Hi. I'm Michael. I look at a lot of Google Play Store listings, and Artem and I usually pick out more than a hundred apps and games every month to be featured in our weekly roundups here at Android Police. After doing this week in and week out for a couple of years, there are some observations I'd like to share with developers on how to make your game stand out of the crowd. With us, as with consumers in general, you might only get a few seconds to grab the attention of potential players before they move on - it's important to make the most of them.
Before we start, let's get one thing out of the way: there's no practical application for the apps demonstrated below, at least not in the way they're being used. You can't seriously play a game meant for a 20-button controller on a screen smaller than two inches across, even if your fingers are tiny enough to hit the virtual buttons. This is the work of an enthusiast gamer and Android fan. It doesn't have to make sense.
Alright, now that that's out of the way: YouTube user Hacking Jules would like you to see his collection of game emulators running on Android Wear.
At the moment pixelated faux-retro graphics are all the rage, partly because they're trendy, partly because they don't require lots of hardware resources to implement, and (let's be honest) partly because they're easier for developers to create than high-resolution 2D sprites. So occasionally it's nice to see a game like In Between, which bucks the trend with both characters and backgrounds that are completely unique and drawn by hand. Check out the trailer below to see what I mean:
Are you looking for something creepy to set the mood while you wait for the sun to go down on Halloween? Alternately, are you looking for something to do while you wait for your hangover to go away on Sunday morning? Sanitarium, a game originally released for the PC way back in 1998 and now revived by the mobile port experts at DotEmu, should fit the bill. It's been published to the Play Store with impeccable timing, and you can pick it up now for $3.99 with no ads or in-app purchases.
You can't swing a severed limb around on the Play Store without hitting half a dozen zombie games, and first person shooters (even high-end variants like Unkilled) aren't exactly thin on the ground. But you might want to give Dead Effect 2, the sequel to a 2013 science fiction-horror shooter, a second look anyway. While the premise isn't exactly original, falling somewhere between Alien and Dead Space, the sheer variety and polish makes it worth consideration from Android gamers.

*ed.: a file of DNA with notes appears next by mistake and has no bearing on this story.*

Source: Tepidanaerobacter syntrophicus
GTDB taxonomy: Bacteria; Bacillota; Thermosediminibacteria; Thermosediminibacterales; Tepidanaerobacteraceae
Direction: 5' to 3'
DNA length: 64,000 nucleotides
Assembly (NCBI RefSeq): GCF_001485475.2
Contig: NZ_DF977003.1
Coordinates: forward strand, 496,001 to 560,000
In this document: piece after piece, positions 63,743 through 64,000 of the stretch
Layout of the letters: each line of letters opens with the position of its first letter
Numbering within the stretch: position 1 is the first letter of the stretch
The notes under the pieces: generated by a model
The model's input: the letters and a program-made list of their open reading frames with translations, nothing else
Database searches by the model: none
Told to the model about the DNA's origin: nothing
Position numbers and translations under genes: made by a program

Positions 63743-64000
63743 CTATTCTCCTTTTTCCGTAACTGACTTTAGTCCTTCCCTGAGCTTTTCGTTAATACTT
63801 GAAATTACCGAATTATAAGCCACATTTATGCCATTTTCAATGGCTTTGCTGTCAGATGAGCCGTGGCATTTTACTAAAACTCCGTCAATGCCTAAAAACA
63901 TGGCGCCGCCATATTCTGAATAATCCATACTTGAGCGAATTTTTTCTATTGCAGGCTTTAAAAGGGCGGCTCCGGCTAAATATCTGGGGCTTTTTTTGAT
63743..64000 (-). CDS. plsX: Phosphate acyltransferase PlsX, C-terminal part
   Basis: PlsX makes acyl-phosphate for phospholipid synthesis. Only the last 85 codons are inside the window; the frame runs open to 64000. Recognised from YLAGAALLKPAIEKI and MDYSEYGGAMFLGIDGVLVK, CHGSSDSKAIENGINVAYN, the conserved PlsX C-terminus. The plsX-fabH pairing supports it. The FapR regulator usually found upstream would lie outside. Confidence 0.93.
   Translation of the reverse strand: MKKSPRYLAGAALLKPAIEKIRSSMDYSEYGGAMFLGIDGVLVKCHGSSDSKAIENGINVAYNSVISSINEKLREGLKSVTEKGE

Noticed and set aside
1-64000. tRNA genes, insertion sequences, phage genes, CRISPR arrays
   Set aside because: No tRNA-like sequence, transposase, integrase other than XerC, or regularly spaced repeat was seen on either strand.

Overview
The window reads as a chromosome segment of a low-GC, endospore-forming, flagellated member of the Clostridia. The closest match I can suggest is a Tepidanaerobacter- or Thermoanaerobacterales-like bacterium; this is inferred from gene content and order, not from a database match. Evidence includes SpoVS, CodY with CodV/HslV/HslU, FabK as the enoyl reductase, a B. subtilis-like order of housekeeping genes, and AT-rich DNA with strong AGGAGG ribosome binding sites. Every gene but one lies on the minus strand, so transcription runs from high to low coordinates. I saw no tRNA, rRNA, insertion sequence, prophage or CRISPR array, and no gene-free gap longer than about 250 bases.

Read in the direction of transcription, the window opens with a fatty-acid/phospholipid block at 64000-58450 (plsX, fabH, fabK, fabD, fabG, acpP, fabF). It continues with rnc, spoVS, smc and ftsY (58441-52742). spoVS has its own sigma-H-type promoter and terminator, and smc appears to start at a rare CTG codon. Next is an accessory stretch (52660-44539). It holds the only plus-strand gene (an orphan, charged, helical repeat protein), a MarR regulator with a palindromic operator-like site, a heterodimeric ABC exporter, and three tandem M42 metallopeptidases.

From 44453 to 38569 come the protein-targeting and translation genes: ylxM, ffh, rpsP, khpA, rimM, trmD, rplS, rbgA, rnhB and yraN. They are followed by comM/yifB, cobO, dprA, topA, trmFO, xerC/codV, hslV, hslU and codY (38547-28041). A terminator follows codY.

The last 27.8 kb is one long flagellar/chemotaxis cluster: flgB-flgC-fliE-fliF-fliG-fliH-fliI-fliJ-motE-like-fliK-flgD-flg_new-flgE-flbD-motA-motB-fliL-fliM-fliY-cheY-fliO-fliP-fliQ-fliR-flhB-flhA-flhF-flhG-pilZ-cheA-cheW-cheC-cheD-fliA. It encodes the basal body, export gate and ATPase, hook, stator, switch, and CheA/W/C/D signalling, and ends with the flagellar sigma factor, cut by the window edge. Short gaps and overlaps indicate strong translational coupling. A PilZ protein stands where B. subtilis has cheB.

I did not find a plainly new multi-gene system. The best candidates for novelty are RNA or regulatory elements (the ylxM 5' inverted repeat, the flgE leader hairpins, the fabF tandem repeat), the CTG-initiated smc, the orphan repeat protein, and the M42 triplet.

First of all, the game seems to have a much tighter focus on storytelling than other zombie shooters. You pick up right where the last game left off, on a derelict spaceship crawling with undead crewmembers and other, more elaborate monsters - think Doom 3 with iron sights.
I can't decide if John Legere is trying to be a consumer's champion, or if he just really likes pissing off less bombastic executives. In between skywriting over Verizon's New Jersey head office and planning a tenth "Uncarrier" event, the outspoken CEO has just starred in yet another YouTube video designed to win potential customers and antagonize the competition. This one's titled "The Scarriers," and it's a Halloween-themed dig at some of the more outlandish stories about Sprint, AT&T, and Verizon.
Here's a gaming announcement that came out of nowhere: Titanfall, one of the biggest new first person shooters to appear on gaming PCs and consoles last year, will get a mobile release. The Guardian reports that Titanfall developer Respawn Entertainment (made up mostly of ex-Call of Duty developers) and Nexon (a developer that focuses on full-sized PC games that use the freemium model) will both invest in newbie mobile developer Particle City, with the aim to create "several mobile games based on Titanfall."
If you weren't following the gaming news in early 2014, Titanfall is an arena-based shooter that puts a sci-fi spin on the popular FPS genre.
The company didn't say much in the announcement. Actually, it didn't say anything. We're treated to a 'coming soon' page on Motorola's UK site (pictured above) and this YouTube video highlighting the phone's Moto ShatterShield display. Watch it fall. See how much better it sticks the landing than those other guys.
Oh, underneath that is a note: the phone is coming to Africa, the Asia-Pacific, Europe, the Middle East, and Latin America starting in November.
We've been hearing mumbles and whatnot about a new, smaller OnePlus handset called the X for the last few months. Well, it's a real thing, and it's finally official.
The company took wraps off of the X just a little while ago, and being as completely objective as possible, it actually looks like a pretty nice phone for the money. Here's a quick look at what this 5-inch phone is packing under its hood:
Display: 5-inch 1920x1080 Active Matrix OLED
Processor: 2.3 GHz Snapdragon 801
Camera: 13 MP f/2.2 rear; 8 MP f/2.4 front
Storage: 16 GB with microSD card slot
Dimensions: 140 x 69 x 6.9 mm; 138g/160g (depending on configuration)
Battery: 2,520 mAh
OS: OxygenOS based on Android 5.1.1
Available Colors: Onyx, Ceramic
Buy: Available in the US via invite-only starting on November 19th for $250
The PRIV is BlackBerry's first true Android device. It's something that we, and a considerable portion of die-hard BlackBerry customers, have been looking forward to for a long time. But there are a couple of things that might make potential buyers trepidatious: one, a relatively high price tag of $699, and two, well, it's BlackBerry's first entry on a new software platform. So what are the highlights, aside from the obvious slide-out QWERTY keyboard? BlackBerry would like to show you. The video below is a highlight reel of what makes the PRIV different from other Android flagship phones.